continued LC: When did it move to the next level?
KH: My husband wanted to move back home, which happened to be Columbus, Ohio. I thought: wow, I have to look for a new job. Then I thought: what if I could do more with this thing I really love? Ironically, Columbus turned out to be the most incredible place to grow a business. There are a ton of headquarters here, and I was able to meet decision-makers who were willing to take a little bit of a risk and try something different. So I built a client list and in 2005 I bought out my cofounders and incorporated. That’s when the enterprise really started to take off.
“I had no background or education that prepared me for it. But every single day the behaviors I had learned as an improviser on stage allowed me to think on my feet, ask the right questions and engage people. So I did really well, and I loved it.”
LC: Why do you think your firm ImprovEdge has been so successful?
KH: Whether it’s negotiations, inclusion and diversity, sales, creativity, or leadership training, the philosophies and the behaviors of improv are the core of how we teach it. It’s fresh and engaging, and people look at their job and their actions and behaviors in a completely different way.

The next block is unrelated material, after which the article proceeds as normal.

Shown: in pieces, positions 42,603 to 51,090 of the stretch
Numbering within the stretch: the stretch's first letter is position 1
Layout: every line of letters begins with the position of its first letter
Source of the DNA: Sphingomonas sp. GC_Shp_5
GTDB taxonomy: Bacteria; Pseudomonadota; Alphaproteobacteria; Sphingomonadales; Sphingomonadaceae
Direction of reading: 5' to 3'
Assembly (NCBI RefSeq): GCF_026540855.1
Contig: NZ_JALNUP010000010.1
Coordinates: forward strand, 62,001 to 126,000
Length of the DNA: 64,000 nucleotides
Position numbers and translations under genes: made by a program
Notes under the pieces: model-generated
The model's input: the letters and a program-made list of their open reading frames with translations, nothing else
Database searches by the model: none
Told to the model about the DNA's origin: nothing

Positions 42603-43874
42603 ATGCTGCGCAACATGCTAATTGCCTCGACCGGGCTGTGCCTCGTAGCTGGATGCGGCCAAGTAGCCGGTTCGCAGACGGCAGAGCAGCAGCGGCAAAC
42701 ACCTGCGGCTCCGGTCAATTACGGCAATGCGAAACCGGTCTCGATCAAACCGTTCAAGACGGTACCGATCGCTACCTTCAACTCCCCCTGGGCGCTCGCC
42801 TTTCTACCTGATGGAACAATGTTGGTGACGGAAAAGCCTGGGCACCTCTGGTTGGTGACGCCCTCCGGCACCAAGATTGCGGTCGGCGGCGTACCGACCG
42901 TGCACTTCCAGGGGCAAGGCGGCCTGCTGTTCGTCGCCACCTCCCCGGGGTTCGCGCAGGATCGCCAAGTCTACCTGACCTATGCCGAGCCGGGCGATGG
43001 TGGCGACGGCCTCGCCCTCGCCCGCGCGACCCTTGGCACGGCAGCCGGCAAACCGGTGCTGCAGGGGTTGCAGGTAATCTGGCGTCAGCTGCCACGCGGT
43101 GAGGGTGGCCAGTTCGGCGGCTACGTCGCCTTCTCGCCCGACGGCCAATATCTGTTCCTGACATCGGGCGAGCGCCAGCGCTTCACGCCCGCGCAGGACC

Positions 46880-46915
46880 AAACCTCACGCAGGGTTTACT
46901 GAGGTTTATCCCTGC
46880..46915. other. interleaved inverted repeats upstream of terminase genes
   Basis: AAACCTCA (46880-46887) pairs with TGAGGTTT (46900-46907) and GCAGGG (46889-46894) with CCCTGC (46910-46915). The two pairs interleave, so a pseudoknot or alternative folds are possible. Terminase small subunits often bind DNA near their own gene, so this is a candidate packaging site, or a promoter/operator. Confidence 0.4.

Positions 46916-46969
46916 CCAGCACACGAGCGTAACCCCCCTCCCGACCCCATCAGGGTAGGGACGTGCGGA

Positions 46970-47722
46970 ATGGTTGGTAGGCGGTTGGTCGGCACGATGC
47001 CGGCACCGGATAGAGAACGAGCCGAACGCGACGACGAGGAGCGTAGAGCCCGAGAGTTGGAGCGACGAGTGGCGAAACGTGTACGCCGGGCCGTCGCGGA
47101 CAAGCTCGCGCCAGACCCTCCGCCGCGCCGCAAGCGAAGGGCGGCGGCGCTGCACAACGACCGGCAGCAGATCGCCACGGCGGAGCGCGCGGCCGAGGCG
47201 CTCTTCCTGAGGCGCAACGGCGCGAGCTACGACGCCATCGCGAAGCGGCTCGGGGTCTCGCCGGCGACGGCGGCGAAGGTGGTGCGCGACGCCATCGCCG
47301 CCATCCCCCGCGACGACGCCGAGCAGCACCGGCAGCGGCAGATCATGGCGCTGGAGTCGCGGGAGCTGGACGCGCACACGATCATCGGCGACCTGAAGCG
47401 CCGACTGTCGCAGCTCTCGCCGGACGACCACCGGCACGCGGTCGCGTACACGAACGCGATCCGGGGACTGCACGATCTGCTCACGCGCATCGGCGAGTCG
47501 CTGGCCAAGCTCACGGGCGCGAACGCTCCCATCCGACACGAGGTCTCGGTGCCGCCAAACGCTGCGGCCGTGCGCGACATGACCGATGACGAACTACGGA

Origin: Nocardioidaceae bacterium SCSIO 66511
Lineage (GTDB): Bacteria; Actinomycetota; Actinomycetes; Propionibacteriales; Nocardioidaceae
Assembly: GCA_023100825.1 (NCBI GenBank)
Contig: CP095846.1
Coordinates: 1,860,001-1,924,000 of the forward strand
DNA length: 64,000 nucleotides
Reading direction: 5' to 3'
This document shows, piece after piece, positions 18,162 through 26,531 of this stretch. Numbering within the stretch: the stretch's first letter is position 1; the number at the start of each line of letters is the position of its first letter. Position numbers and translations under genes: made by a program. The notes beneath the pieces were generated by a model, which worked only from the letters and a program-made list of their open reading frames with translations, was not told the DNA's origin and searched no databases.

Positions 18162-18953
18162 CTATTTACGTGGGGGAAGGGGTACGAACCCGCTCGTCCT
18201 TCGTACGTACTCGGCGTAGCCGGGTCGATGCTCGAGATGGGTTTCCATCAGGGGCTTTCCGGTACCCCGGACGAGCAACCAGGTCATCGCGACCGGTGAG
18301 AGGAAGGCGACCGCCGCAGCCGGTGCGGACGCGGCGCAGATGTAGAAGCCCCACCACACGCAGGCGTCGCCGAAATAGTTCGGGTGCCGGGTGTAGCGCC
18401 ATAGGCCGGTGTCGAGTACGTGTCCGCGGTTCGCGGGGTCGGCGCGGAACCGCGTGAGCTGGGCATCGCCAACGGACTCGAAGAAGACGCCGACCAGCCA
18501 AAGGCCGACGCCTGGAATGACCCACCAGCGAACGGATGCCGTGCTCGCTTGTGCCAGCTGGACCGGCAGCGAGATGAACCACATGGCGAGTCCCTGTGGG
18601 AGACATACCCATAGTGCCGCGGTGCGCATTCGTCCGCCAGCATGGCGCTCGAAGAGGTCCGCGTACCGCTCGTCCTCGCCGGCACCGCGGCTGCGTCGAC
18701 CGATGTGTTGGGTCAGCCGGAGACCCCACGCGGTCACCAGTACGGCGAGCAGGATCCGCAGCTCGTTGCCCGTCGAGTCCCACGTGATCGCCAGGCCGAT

LC: You've written about creativity and the widely held belief that it comes from an environment of boundless possibility. Can you explain why you don’t think that’s necessarily true?
KH: The great thing about boundaries within the context of creativity is that they create drive. They provide a challenge. And because there’s a competitive nature in almost any human being, once we are challenged and there is something to overcome, we suddenly become very creative about how to work within that boundary instead of focusing on how to jump over it.